Facebook’s recent changes in their algorithm has resulted in a organic reach plummeting to 10% of their previous levels for October 2013 (Read: Facebook Zero and what to do about it). Signs are that Facebook will continue tightening the screws in order to extract more ad revenue from brands through the use of promoted posts and like ads.
The best way to move forward in this paradigm is to select your best content that serves a business goal and promote those posts using Facebook Promoted Posts. Due South has done this with their new competition.
Getting the most out of Promoted Posts
The big difference between their campaign and other Promoted Post campaigns? They only promote these posts at night, when they know people are at home and browsing Facebook from the comfort of their couch while watching True Detective.
No more money wasted on promoted posts during the day when their ideal audience is stuck at work or out climbing a mountain.
With Facebook’s restriction on organic reach forcing advertisers to shell out extra cash on promoted posts, we’ll need to think strategically and be smart about how and when we spend our budgets in order to reach the KPI’s set for each campaign. Precision targeting and planning will become essential. Maybe now social media practitioners of all sizes will finally adopt sound persona based methodologies to inform their strategies.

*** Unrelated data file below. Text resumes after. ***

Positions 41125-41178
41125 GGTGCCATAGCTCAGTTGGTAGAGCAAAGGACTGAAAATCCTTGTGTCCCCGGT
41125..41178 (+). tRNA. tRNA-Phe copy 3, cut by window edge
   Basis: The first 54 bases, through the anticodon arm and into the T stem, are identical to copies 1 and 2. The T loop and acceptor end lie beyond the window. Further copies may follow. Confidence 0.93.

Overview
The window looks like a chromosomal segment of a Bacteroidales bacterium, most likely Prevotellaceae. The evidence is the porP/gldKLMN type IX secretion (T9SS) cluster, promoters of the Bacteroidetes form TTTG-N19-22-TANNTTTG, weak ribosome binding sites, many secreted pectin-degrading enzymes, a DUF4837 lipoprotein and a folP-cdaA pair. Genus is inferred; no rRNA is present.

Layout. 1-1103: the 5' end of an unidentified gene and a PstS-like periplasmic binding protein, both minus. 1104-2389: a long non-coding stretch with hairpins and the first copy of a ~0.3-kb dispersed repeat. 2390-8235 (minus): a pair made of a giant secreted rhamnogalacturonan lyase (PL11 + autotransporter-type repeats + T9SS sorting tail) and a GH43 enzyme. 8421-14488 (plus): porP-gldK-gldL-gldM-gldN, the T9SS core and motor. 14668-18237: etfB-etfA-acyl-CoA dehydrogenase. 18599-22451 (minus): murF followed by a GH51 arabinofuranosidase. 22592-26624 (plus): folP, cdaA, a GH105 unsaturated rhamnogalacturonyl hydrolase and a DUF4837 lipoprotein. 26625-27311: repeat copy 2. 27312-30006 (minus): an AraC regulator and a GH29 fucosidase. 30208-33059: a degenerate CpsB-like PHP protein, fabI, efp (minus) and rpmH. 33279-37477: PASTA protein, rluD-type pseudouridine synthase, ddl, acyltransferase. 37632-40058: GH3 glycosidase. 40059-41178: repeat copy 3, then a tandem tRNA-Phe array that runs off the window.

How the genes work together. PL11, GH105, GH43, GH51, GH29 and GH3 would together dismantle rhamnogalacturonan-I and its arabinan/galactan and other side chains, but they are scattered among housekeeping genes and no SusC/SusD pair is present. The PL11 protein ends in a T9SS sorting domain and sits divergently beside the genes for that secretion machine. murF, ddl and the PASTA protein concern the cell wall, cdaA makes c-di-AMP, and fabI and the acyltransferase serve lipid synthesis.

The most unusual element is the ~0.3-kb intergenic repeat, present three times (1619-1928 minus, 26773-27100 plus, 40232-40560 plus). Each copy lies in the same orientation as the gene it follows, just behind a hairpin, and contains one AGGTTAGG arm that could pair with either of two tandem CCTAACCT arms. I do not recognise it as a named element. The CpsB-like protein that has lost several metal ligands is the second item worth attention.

My recommendations for getting the most out of your promoted posts budget:
- Target your audience based on personas and connected business objectives
- Select relevant times at which to promote posts (Instead of the posts running throughout the day)
- Make sure the promoted posts are engaging or connected to an initiative that will entice people to share – such as a competition with referrals as an added incentive
Say what you will about Facebook (The Advertising Company) continuously changing the rules on their platform, but as professional marketers we should embrace these changes as it’s making it harder to shoot from the hip and hit the target. Perhaps now the days of competing against the client’s 15 year old niece for the social media contract is finally over.